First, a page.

It’s hard to pinpoint exactly where I contracted dengue, but I’m fairly sure it was somewhere in Vietnam, and I am so, so glad I wasn’t alone when it happened.
I’d been travelling around India and South East Asia for a few months and had dealt with one or two weird viruses and bugs, but nothing big enough to really knock me out for more than a day or so. It’s funny because everyone warns you about food poisoning and malaria, so you get shots, buy a lifetime supply of Doxycycline and get all picky about where and what you eat, but it won’t necessarily stop you from getting sick. Not once did I think I’d get dengue.
It began when I was in Hoi An trying to go to sleep, and my arms and legs started to ache. It started off pretty mild, but as the night went on, it worsened until it felt like my limbs were on fire and I had this awful headache behind my eyes. Painkillers didn’t help. I lay awake all night, and vividly remember coming to the realisation at about 6am that it definitely wasn’t going away, and that my ability to deal with it was dwindling.
By the time I woke Chris up, I was in a state. I had no idea what was going on, I must have been exhausted but I felt wide-awake, and since I rarely lose my appetite when I’m sick, I was starving. The pain in my muscles and behind my eyes had also escalated, and moving around was really difficult. Chris went and got me some food and a thermometer, Googled my symptoms, realised my temperature was almost at 39-degrees, and took me to Pacific Hospital.
It looked like a scene from MASH.
The doctor said it was probably dengue, which he could do nothing about, so sent me home with some super-painkillers that worked a whole lot better than the ones I had.
We continued to travel down the coast of Vietnam toward Ho Chi Minh, but it was April (the hottest part of the year) and being outside in the heat and bright light made me feel delirious. I struggled to be outside for more than an hour or so and was too exhausted to see or do anything. If I didn’t take another painkiller after five-ish hours the headaches would start again, and my muscles still ached – it was a sad time to be alive.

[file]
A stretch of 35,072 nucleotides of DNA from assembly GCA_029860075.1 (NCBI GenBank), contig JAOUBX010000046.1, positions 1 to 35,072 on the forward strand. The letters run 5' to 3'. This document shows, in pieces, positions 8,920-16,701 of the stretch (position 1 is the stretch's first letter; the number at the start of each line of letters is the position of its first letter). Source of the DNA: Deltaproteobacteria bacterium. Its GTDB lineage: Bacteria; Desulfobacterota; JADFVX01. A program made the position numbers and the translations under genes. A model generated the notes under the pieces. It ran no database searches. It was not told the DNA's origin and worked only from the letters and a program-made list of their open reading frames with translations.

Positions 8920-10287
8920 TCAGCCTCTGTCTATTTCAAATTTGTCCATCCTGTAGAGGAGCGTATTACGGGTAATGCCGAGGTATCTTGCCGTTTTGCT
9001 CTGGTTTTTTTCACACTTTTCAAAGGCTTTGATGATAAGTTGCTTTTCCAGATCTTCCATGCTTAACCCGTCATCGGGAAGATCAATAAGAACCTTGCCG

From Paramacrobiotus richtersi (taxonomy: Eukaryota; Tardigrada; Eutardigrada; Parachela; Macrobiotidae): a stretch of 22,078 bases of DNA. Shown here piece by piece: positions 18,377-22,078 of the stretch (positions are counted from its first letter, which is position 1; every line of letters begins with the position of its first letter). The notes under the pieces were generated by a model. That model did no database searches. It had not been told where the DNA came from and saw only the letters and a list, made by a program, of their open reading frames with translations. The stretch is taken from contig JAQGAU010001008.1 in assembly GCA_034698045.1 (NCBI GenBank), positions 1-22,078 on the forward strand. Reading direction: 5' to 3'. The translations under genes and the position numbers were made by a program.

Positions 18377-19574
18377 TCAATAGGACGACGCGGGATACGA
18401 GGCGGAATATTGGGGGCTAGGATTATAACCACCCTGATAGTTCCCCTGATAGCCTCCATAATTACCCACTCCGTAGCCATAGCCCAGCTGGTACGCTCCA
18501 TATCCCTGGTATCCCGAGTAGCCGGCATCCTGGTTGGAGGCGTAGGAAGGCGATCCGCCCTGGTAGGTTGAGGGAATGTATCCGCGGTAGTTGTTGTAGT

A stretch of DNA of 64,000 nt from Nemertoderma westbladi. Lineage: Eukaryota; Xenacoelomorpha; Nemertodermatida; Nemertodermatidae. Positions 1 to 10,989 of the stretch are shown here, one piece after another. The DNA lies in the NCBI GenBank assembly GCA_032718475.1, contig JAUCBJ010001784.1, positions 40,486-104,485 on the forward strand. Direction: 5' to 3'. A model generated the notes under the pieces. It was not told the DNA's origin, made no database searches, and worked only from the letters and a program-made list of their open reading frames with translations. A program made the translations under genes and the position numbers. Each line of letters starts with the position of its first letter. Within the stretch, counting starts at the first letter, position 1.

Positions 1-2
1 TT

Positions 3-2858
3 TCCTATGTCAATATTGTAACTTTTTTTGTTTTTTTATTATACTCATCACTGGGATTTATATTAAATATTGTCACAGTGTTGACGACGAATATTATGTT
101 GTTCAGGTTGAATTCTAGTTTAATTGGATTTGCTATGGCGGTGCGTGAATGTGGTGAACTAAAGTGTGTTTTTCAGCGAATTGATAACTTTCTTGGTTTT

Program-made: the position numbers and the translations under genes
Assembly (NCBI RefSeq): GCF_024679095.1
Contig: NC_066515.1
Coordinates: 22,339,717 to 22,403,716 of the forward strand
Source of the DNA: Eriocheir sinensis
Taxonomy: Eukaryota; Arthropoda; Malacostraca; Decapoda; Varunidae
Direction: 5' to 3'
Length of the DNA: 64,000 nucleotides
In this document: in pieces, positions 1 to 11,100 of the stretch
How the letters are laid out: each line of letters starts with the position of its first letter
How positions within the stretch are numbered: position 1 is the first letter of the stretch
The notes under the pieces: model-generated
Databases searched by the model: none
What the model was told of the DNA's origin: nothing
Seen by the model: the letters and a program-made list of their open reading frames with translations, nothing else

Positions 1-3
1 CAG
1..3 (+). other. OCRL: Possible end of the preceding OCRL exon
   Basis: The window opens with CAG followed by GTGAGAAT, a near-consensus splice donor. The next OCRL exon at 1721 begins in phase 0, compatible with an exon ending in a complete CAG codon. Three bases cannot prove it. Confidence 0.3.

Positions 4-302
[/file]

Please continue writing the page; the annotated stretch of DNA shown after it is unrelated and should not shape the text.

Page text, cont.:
It took a bit more than two-weeks to get back to normal (which is better than most – it can take some people more than a year), and I really think it had a lot to do with huge quantities of rest. I didn’t push myself to see sites, go to markets, or traipse around temples at all.
In a way, I do feel like I missed out a bit, but dengue is one of those things that will completely run you down if you don’t look after yourself – there are loads of stories about people who continued adventuring as normal, and end up much sicker for longer with weakened immune systems.
When I think about it like that, I’m really glad I slept.
I didn’t get sick for about a year after that trip, not even a cold. While the virus doesn’t reemerge years later, like malaria, you can contract it again.
There are four different strands of the virus. You can be re-infected by a mosquito with a different strand, which you do not want. If you get dengue once, it can range from relatively mild to fatal. If you get it again, your risk of death increases and you should go straight to hospital. They can’t cure you, but they can hydrate you and keep an eye on your white blood cells and platelets – World Nomads explain this pretty well.
Symptoms can be mistaken for the flu, which means you can go on with life completely unaware that you really need to actively avoid being bitten by mosquitoes. If you’ve been infected, you’ll have a couple of the following:
– High temperature
– Severe headache
– Pain behind the eyes
– Joint and muscle aches
– Nausea and vomiting
– Generally feeling unwell
– Skin rash
– Mild bleeding/easy bruising
In the meantime, I recommend you bathe in insect repellant.